“LGBT community members in Jamaica refuse to be victims. We are actively engaged in our own liberation,” says activist Maurice Tomlinson. This includes building — or painting — a bridge to often-homophobic local police.
LGBT Jamaicans painting a bridge to the police
In 2010 I received an email from a stranger who promised to kill me if I continued to advocate for LGBT human rights in Jamaica. These sorts of threats were and remain quite common and most LGBT activists on the island receive them. For the most part we usually document the threats and then largely ignore them as part of the cost of our activism.
However, the immediacy and vulgarity of the threat I received caused some of my colleague activists to insist that I go to the police and make a report. So, I visited the Freeport Police Station close to my home in Montego Bay to do just that.
As a lawyer I had often gone to police stations across Jamaica with LGBT individuals, either to make reports of homophobic attacks or to challenge police arbitrary use of anti-gay laws to persecute our community. This would be my first time making a report on my own behalf, but I thought that I knew what to expect. I was wrong.
After showing the officer the threat on my smart phone, he proceeded to tell me that he hated gays and that we make him sick. Nevertheless he promised that the investigation into the source of the emailed threat (a clear violation of our laws against sending threats electronically) would take only a week.
Weeks passed and despite frequent requests for an update on the investigation I received none. Eventually I reported the matter to an Assistant Commissioner of Police (ironically, a Briton who had been sent to Jamaica to help professionalize the police service) and he advised me that the situation was unfortunate but it would not change until the country’s 1864 anti-sodomy was repealed. Considering the fact that nearly 90% of Jamaicans support this law and the powerful churches have threatened to unseat any politician who supports repeal, the chances of ending this British colonially-imposed statue are very slim.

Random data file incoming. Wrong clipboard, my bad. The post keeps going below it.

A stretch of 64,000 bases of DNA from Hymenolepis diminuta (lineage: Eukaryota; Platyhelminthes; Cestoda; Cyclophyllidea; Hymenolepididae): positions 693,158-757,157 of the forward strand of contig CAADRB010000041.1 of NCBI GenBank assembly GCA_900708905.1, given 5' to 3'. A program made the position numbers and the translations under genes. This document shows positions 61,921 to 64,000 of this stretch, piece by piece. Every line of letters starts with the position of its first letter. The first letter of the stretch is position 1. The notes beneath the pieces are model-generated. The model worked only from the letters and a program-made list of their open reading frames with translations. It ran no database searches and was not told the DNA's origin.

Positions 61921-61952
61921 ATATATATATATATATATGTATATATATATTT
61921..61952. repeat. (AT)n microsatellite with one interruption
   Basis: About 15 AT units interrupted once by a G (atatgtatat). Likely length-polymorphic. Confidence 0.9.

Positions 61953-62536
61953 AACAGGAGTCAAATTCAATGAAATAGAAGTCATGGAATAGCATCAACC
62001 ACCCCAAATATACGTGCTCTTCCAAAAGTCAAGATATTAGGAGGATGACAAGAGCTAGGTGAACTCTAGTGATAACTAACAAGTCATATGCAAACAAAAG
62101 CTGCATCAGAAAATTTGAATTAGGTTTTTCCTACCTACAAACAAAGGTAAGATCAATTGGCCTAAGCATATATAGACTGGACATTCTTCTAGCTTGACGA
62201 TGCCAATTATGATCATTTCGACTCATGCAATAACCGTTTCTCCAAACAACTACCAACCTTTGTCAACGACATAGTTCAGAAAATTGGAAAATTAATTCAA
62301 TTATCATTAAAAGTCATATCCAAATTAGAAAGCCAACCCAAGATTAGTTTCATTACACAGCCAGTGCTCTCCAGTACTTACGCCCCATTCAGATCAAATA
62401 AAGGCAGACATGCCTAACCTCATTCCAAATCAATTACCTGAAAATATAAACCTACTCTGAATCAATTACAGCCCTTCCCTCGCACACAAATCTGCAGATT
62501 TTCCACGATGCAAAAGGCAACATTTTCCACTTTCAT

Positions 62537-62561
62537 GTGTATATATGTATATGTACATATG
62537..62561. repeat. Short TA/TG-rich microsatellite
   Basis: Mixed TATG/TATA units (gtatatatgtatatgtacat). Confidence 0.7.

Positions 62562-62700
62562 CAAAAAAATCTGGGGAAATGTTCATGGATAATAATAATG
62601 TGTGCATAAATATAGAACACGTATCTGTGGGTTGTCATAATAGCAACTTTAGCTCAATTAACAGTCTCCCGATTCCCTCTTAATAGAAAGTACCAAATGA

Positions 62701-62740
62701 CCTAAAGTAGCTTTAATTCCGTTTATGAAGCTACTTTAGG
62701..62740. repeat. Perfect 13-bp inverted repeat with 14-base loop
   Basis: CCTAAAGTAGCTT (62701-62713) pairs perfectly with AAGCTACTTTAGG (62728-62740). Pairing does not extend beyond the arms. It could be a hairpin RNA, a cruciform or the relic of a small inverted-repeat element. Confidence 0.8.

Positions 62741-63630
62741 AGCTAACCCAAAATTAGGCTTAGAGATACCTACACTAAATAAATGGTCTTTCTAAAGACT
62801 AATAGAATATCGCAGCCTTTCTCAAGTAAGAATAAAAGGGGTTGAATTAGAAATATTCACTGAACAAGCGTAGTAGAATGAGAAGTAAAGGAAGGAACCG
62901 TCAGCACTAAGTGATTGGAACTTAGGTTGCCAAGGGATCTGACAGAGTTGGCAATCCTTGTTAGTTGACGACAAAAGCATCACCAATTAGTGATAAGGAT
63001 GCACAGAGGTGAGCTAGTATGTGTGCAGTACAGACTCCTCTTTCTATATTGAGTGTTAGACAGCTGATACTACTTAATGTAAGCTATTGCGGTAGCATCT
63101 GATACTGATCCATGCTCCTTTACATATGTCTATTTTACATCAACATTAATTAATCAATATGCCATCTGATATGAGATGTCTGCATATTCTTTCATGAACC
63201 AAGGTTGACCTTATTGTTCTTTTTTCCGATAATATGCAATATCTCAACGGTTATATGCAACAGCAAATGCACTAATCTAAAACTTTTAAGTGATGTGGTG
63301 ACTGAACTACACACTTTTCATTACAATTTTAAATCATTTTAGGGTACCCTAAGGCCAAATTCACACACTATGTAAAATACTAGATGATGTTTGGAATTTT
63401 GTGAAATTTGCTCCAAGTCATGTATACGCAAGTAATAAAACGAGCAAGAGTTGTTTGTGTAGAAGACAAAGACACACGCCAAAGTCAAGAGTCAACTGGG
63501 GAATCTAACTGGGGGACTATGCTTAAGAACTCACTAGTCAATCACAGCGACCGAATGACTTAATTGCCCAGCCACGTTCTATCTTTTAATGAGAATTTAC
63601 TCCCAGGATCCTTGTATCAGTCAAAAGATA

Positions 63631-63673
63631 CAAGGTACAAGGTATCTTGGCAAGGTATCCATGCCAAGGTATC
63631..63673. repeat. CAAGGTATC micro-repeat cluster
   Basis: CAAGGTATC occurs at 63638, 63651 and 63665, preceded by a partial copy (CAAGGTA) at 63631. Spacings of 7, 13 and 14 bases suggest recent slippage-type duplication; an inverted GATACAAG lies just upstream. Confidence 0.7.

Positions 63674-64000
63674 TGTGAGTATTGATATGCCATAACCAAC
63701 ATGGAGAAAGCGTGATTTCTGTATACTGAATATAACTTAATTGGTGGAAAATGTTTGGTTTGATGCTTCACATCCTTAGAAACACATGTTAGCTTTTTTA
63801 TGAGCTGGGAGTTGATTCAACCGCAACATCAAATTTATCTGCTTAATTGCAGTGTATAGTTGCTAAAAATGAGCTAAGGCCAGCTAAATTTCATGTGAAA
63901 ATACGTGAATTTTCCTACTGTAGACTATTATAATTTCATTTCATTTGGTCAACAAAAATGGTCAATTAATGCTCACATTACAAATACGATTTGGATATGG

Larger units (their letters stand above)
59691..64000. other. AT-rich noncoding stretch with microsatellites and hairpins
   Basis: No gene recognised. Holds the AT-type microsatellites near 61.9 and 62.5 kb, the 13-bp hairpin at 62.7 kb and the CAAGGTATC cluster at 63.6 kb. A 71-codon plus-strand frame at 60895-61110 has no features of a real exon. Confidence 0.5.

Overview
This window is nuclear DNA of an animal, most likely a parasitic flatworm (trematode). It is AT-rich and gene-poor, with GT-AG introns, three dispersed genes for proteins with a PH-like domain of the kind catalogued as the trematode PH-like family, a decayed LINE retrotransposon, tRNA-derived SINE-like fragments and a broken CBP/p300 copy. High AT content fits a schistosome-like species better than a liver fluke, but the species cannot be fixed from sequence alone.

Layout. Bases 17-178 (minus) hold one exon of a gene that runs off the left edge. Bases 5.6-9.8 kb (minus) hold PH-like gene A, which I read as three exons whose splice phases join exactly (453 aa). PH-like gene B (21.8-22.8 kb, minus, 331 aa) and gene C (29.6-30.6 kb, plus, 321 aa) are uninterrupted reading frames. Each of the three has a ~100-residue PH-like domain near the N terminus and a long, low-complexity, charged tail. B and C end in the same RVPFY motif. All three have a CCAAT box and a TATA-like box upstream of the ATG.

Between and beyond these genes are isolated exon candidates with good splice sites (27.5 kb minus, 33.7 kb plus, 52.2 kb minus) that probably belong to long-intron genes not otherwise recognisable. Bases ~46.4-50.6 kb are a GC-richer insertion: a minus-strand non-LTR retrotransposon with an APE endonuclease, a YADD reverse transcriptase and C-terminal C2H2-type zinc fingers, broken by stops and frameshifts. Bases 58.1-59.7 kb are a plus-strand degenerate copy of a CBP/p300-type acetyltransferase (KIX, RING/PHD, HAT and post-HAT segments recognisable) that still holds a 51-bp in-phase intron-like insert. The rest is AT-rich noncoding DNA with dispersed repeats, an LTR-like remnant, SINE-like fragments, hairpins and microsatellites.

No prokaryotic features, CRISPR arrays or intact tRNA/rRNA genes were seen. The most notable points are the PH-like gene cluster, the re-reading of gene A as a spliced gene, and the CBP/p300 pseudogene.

I therefore reported the matter to the Inter-American Commission on Human Rights (IACHR), which then issued the first-ever Precautionary Measure against a state on behalf of a defender of LGBT human rights. The IACHR found that I faced an immediate threat and required the Jamaican government to work with me to devise a protocol to ensure my safety. When I was eventually contacted by the Jamaican police to implement the Measure I asked that the sender of the email be identified so that I could verify the seriousness of the threat. This was never done. Needless to say I have been very wary of interacting with Jamaican police ever since my incident.
So, you can imagine my surprise when the planning team for Montego Bay Pride decided to paint the Freeport Police Station as this year’s social justice project! Each year a different institution serving the public is selected by Montego Bay Pride to receive a paint job as a way of instilling pride in their surroundings by clients and workers of the entity. The Freeport Police station is the busiest in the parish of St. James and is showing the signs of extensive use. The building has not been painted in years and shows it.
As the lead coordinator of Montego Bay Pride, I was asked to draft and hand-deliver the letter to the commanding officer (CO) of the station requesting permission to paint and I was less than thrilled at this request. The last time I spoke with a CO at Freeport was in 2009 when I had to do a solo sit-in on the premises because the station’s administrative office had “lost” four permit requests that I had submitted for a peaceful “Walk for Tolerance.”